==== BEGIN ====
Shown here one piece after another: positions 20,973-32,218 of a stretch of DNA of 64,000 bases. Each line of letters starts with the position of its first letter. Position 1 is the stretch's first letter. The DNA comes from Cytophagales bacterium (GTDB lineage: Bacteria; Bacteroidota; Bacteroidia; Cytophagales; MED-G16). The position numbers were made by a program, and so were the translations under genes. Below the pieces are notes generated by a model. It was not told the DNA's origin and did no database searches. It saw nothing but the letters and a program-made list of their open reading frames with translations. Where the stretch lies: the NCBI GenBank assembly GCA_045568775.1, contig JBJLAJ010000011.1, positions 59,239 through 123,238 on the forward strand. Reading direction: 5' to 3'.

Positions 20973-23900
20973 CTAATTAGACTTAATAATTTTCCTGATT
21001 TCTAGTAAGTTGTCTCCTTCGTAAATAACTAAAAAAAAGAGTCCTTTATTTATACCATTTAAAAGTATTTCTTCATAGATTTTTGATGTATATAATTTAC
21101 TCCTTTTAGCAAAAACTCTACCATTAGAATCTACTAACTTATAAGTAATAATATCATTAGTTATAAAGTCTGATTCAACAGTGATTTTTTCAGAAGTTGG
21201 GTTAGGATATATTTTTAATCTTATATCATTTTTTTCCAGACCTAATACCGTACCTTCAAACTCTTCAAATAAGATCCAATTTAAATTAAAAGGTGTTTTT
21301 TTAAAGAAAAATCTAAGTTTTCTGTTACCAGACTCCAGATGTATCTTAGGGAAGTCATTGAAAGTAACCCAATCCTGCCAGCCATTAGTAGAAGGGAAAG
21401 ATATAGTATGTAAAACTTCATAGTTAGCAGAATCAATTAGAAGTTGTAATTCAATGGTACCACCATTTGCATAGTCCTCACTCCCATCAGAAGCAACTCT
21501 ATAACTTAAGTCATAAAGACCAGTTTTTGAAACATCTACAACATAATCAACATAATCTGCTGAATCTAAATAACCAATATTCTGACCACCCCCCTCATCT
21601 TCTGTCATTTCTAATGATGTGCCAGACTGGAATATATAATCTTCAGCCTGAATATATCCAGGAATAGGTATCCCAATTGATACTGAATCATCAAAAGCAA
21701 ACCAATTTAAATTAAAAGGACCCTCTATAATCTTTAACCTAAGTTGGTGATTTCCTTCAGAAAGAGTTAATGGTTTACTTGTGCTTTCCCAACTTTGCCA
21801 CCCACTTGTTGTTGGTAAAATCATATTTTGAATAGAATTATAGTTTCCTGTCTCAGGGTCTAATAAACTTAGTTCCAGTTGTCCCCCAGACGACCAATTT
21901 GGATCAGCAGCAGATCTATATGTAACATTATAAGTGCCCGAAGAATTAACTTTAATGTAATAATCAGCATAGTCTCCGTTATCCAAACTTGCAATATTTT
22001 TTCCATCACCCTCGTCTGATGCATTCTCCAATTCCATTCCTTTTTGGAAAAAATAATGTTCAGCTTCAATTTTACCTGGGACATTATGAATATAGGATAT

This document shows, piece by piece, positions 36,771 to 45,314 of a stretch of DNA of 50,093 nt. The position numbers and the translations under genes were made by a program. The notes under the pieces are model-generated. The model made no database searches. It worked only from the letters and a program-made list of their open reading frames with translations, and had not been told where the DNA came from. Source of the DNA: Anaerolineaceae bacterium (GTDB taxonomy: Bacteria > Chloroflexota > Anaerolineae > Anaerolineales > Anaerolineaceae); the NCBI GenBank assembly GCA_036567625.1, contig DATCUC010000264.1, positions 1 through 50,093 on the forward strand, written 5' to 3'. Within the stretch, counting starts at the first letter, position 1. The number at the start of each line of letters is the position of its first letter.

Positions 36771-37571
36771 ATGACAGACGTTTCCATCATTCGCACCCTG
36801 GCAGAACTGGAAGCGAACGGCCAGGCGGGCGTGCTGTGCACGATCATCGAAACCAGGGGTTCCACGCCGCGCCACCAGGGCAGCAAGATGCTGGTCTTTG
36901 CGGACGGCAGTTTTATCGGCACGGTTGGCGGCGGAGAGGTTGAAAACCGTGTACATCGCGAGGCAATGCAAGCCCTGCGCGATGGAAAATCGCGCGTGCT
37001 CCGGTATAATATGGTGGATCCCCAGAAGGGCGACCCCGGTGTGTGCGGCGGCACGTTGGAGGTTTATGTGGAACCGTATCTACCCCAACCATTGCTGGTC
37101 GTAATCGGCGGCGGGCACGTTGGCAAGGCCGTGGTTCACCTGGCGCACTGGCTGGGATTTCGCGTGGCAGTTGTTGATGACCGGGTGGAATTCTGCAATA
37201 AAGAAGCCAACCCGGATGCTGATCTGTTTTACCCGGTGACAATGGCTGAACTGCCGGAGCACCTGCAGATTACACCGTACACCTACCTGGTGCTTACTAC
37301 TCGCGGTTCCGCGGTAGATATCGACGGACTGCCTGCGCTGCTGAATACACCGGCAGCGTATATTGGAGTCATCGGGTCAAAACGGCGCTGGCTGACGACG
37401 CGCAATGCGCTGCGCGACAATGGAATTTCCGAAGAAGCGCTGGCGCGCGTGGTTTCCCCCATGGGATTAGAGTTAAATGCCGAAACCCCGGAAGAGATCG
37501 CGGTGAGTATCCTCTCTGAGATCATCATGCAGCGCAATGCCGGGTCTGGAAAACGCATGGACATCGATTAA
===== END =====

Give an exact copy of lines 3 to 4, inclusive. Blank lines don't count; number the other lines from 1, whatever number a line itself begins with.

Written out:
20973 CTAATTAGACTTAATAATTTTCCTGATT
21001 TCTAGTAAGTTGTCTCCTTCGTAAATAACTAAAAAAAAGAGTCCTTTATTTATACCATTTAAAAGTATTTCTTCATAGATTTTTGATGTATATAATTTAC